The day after the procedure you need to go back to the optician who referred you who checks that everything is ok with your eyes and that the lenses is safely in place. They also check your vision by giving you the usual eye test read the smallest letters possible. You are expected to be able to read the third row from the bottom when having the basic lasik operation this confirms you have 20/20 vision, I could read the 2nd from bottom so the optician so I had improved a lot but I think that may be down to the fact my prescription was not very strong in the first place. You are also asked to read a number plate, which is as clear as a whistle. As long as you can read that you are fine for driving, so after 24 hours you can drive! You then have to attend the opticians a week later where again they take a look at your eye to make sure the lens hasn't dislodged or anything bad like that. He also asks you to read the letters again, this time I could read the bottom line so he said that was a brilliant result. Your eyes are meant to improve daily for a couple of weeks, which I think is amazing. The second appointment they also do what they call a pressure test where you look into a light and a small puff of air gets released every second for 4 seconds just to make sure nothing dislodges the lens or causes any problems. The reason for this is probably to make sure everything is A ok because you don't have to go then for another month unless you have any problems of course then you should go back straight away and believe me you wouldn't mess around because I can imagine the pain to be excruciating if the lens got dislodged. Once you have been back after a month you are then required to go back after a further 3 then 6 months after just to check everything has gone to plan.
MY OVERALL THOUGHTS Don't do it !!! Not really I cannot begin to tell you what a new lease of life this operation gives you. Anyone that wants a life should get this done. I have suffered for so long seeing peoples as blurs, not being able to go swimming without being blind, not enjoying lying in the sun on holiday in case you fall asleep in your lenses, not being able to fully relax when your out and about and have forgotten your contact lens case just in case you need to rake them out because something has flown at your eye or you have just forgot and rubbed your eye dislodging your contact lens. I know these days you can get all singing. All dancing lenses that allow you to supposedly sleep in them, ones that let so much oxygen in its like not wearing them and even ones that change the colour of your pupils but you are always going to be faced with the same problems. I also think wearing contact lenses for a prolonged period time is no good for your eye hygiene anyway because no matter how hard you try to keep them clean sometimes its impossible! The slight discomfort for a day is worth the lifetime of vision I wouldn't care if the operation only lasted 10 years before you had to have it renewed it would be money well spent. At £395 an eye you can have a miracle performed in 10 minutes how can that not tempt you. I have but only one regret and that is not having it done sooner!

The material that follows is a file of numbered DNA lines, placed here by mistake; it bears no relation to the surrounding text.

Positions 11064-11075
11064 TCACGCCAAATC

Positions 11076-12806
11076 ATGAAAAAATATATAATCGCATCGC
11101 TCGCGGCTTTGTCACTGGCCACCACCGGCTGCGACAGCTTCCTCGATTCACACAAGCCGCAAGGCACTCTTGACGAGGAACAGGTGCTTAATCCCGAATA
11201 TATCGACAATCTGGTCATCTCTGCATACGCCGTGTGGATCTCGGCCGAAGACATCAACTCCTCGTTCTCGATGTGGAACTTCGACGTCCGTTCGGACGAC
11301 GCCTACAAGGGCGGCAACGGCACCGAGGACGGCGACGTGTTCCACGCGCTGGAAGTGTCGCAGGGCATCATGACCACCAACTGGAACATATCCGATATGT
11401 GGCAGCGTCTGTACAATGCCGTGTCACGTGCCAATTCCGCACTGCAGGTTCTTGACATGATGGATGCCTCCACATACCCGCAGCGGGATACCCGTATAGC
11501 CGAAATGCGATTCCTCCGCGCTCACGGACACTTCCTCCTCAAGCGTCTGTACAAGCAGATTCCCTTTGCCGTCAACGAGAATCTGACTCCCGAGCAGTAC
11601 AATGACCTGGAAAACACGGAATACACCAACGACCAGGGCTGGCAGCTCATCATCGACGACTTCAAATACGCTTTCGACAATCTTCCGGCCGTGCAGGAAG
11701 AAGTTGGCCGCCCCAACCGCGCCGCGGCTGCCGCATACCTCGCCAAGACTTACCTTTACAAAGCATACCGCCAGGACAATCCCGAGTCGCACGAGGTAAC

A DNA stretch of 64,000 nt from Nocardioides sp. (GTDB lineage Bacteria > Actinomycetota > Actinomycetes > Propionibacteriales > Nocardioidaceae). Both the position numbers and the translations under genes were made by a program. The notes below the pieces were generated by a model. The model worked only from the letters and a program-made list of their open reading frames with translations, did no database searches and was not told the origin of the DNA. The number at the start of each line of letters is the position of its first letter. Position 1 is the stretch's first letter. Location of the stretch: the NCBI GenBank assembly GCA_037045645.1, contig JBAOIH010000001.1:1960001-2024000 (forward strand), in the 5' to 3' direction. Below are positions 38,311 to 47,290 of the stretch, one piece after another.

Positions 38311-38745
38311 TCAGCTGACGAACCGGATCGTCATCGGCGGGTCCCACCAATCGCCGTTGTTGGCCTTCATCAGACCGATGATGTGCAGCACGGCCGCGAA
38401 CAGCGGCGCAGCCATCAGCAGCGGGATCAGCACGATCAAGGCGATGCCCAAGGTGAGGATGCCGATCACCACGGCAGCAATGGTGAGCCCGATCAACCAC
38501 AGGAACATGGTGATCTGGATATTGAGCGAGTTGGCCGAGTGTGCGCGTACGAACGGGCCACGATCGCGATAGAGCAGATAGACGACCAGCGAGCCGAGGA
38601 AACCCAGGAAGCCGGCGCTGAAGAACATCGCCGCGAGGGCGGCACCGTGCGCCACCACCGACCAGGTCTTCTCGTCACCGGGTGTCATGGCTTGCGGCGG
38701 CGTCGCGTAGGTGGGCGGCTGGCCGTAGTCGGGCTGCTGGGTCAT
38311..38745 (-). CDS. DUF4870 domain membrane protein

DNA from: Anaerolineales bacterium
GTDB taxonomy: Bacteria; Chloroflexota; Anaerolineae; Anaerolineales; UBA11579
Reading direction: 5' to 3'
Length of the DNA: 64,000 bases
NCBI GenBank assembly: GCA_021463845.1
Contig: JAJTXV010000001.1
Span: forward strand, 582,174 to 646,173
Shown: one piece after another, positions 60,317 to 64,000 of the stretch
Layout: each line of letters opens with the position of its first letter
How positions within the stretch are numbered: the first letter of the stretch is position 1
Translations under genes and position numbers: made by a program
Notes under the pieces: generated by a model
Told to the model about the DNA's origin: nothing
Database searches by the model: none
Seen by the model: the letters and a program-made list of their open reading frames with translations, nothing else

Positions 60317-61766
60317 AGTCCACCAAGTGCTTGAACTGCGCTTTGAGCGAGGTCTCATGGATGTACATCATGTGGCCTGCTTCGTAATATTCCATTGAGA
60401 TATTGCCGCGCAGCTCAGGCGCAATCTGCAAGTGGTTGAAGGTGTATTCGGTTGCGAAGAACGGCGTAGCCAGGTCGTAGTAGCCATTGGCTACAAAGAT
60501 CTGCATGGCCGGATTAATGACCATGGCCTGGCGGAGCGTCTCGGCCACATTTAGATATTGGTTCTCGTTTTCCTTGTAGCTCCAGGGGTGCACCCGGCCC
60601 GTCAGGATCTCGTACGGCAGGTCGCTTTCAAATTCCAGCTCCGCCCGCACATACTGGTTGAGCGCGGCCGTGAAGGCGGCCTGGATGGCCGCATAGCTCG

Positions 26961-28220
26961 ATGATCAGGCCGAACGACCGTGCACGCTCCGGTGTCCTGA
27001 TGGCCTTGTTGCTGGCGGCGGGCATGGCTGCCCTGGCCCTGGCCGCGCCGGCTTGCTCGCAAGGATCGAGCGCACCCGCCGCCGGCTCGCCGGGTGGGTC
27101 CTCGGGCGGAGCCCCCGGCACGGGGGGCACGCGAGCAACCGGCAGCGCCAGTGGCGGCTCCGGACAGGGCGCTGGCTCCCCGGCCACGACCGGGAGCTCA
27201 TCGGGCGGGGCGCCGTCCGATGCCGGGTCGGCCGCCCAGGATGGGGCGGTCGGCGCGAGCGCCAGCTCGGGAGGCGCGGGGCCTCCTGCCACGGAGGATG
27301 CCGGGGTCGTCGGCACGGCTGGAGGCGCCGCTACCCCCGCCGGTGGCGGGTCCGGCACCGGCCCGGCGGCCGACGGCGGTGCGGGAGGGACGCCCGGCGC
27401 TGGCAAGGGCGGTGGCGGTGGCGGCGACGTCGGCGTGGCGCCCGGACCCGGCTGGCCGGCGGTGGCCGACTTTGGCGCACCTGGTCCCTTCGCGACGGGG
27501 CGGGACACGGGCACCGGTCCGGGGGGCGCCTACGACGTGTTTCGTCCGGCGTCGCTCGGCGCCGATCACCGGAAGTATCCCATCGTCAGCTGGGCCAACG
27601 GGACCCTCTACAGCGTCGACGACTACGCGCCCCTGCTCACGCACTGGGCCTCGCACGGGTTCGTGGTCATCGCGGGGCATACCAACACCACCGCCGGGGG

Very informative review! You're very brave. I'd never let anyone near my eyes, and I'm a lot more shortsighted than you were.
py106 12.02.2009 21:37
I can't say that I am totally agree with your points and I am not going to recommend people to do it, at least at this stage of technology, because I think for the people who don't really need it, the risks outweigh the benefits. Anyway, that's not the criteria here. This review is a fabulous one. Anan